Burger buns. So many different types. So many ways they can go very, very wrong.

Anyone remember that whole ‘Artisan-style Ciabatta’ debacle a while back? You catch my drift.

Most depressing of all is the bloody awful selection we get from the majority of our supermarkets and bakeries. Typically we have to suffer the following:

  1. The humble white bap. A moisture-sucking floury roll that capitulates like an over-dunked Malted Milk in the face of burger juice
  2. The crusty cob. A roof-of-mouth torturer.

And don’t even get me started on what they call burger buns, you may as well enclose your burger in two bits of fucking balsa wood.

Faced with this, I’ve tested various recipes over the last few months; from simple buns, to classic hamburger buns, to more fiddly potato rolls. More recently, with the increasing popularity of them at burger joints in London, I’ve had a go at differing brioche recipes too.

After finding some way too buttery or too sweet, I finally found this recipe.

And it’s a doozy, yielding light, beautifully textured buns, with that impressive shiny orange dome. Ever since, I’ve been using this for all of our burger experimentations, (including our Super Bowl Bacon Double Cheese, and the mini-concoctions for our rockumental burger fondue).

Give them a go, the prep is fiddly as fuck, but it delivers a very impressive cache of buns at the end, and they will give you results better than in most restaurants.

Burger buns

Brioche Burger Buns

Makes 10-12 4(ish) inch buns

  • 3 tablespoons warm milk
  • 2 teaspoons active dry yeast
  • 2 1/2 tablespoons sugar
  • 2 large eggs
  • 3 cups strong bread flour
  • 1/3 cup all-purpose flour
  • 1 1/2 teaspoons salt
  • 2 1/2 tablespoons unsalted butter, softened
  • Sesame seeds (optional)
  1. In a glass measuring cup, combine one cup warm water, the milk, yeast and sugar. Let it stand until nice n’ foamy, about ten minutes.

  2. Beat one egg.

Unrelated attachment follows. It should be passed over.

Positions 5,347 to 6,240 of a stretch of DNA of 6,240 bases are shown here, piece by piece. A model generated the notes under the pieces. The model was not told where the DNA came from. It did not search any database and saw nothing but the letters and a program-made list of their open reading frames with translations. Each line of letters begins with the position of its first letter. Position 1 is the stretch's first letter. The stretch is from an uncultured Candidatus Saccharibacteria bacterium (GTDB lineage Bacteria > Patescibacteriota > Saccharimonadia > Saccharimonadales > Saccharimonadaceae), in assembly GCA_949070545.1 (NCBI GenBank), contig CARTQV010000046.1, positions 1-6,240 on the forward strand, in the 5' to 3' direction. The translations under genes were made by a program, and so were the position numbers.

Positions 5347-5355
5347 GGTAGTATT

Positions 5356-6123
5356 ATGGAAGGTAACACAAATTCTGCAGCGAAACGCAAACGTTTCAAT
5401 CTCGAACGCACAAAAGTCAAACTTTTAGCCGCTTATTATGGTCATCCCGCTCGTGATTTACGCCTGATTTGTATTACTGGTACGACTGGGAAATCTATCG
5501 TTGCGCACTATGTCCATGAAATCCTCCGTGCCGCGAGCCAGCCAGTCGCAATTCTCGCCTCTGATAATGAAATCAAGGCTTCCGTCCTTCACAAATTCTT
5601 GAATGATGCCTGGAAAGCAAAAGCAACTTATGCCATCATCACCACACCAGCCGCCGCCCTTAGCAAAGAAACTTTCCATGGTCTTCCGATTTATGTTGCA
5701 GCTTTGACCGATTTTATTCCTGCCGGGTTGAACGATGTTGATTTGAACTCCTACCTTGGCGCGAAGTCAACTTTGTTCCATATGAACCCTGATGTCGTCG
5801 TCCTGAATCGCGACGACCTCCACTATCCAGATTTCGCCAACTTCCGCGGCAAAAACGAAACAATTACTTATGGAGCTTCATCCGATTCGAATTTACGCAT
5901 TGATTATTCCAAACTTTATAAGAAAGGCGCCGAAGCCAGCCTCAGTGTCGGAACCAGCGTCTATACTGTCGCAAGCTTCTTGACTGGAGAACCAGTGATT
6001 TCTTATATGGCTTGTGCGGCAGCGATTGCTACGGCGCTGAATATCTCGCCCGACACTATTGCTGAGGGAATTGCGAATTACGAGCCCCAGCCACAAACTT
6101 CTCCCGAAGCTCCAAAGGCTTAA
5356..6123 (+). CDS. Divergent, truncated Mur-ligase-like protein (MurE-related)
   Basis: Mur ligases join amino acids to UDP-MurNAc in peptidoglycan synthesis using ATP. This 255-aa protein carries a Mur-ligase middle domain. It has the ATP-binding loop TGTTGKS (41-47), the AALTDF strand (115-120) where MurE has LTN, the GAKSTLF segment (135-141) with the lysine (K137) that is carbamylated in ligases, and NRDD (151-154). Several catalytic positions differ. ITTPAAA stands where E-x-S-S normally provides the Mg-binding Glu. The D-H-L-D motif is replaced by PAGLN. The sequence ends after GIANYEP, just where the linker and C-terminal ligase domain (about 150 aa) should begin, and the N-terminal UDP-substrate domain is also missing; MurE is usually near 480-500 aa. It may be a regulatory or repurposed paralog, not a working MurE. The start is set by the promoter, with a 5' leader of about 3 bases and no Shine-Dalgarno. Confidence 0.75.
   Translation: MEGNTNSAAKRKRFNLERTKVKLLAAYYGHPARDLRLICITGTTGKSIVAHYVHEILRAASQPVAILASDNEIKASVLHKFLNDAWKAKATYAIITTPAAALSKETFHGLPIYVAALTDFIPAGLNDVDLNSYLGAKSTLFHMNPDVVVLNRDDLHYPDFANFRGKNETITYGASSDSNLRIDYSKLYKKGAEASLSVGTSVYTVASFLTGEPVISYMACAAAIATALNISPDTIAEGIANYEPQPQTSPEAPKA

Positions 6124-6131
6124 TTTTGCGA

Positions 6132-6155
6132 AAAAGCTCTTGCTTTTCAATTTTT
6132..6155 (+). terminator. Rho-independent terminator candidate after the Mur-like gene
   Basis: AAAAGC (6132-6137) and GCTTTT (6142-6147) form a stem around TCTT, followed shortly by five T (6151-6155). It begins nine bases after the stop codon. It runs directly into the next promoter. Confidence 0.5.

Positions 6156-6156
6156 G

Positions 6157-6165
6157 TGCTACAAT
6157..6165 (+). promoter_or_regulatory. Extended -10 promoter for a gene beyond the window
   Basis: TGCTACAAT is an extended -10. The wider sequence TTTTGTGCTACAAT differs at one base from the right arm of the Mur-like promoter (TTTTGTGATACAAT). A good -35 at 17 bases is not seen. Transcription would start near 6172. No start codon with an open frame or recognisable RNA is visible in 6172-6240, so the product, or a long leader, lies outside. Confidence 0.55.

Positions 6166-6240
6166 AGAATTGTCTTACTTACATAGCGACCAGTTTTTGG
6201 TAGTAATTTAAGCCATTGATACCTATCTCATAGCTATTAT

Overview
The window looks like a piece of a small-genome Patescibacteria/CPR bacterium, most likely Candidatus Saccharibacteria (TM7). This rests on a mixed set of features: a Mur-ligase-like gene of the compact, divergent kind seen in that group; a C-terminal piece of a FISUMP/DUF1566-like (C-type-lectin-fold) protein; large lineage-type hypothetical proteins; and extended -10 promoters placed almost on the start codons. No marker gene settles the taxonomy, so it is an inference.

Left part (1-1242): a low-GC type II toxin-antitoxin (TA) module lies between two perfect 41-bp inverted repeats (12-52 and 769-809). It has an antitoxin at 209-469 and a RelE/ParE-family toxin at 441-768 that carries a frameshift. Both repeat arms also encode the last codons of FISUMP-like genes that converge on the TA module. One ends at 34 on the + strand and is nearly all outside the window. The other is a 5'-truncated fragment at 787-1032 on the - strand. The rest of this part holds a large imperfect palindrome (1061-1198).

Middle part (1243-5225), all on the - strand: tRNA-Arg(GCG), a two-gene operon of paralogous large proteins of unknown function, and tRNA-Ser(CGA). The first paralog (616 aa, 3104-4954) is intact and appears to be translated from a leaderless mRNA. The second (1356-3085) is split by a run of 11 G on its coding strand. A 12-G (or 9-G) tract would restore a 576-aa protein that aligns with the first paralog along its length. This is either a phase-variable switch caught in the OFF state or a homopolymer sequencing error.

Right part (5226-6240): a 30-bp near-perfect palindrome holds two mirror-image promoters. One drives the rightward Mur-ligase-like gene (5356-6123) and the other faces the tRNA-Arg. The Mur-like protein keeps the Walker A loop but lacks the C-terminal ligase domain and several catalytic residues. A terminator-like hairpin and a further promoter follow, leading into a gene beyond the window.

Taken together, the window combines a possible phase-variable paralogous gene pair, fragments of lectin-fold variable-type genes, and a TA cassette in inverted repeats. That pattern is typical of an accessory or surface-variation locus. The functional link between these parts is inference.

3. In a large bowl, whisk flours with salt. Gradually add butter and rub into the flour between your fingers, making crumbs. Using a dough scraper, stir in yeast mixture and your beaten egg until a dough forms. Scrape the dough onto a clean, well-floured counter and knead, scooping dough up, slapping it on counter and turning it, until smooth and elastic. I do it for 12-14 minutes. The dough will be on the sticky side, so it can be hella messy and will stick to your hands, the kitchen cupboards, the cat, hell, everywhere. But keep in mind that the more flour you knead in, the tougher the buns will be.

  4. Shape the dough into a ball and return it back to bowl. Cover bowl with plastic wrap and let rise in a warm place until doubled in bulk, between one to two hours.

  5. Line a baking sheet with parchment paper. Using dough scraper, divide dough into 10-12 equal parts. Gently roll each into a ball, place on the baking sheet and then swish down a bit with the palm of your hand, ideally they should be two to three inches apart on the sheet. Cover loosely with a piece of plastic wrap lightly coated in nonstick spray/sunflower oil and let buns rise in a warm place for one to two hours.

  6. Set a large shallow pan of water on oven floor. Preheat oven to 205 degrees celsius with the rack in the middle. Beat the remaining egg with one tablespoon of water and brush some on top of buns. If you want sesame seeds on them, lob them on top now. I don’t, typically. Bake, turning sheet halfway through baking, until tops are golden brown, about 15 minutes. Transfer to a rack to cool completely.


  • Rob.

(Recipe adapted from the awesome Smitten Kitchen)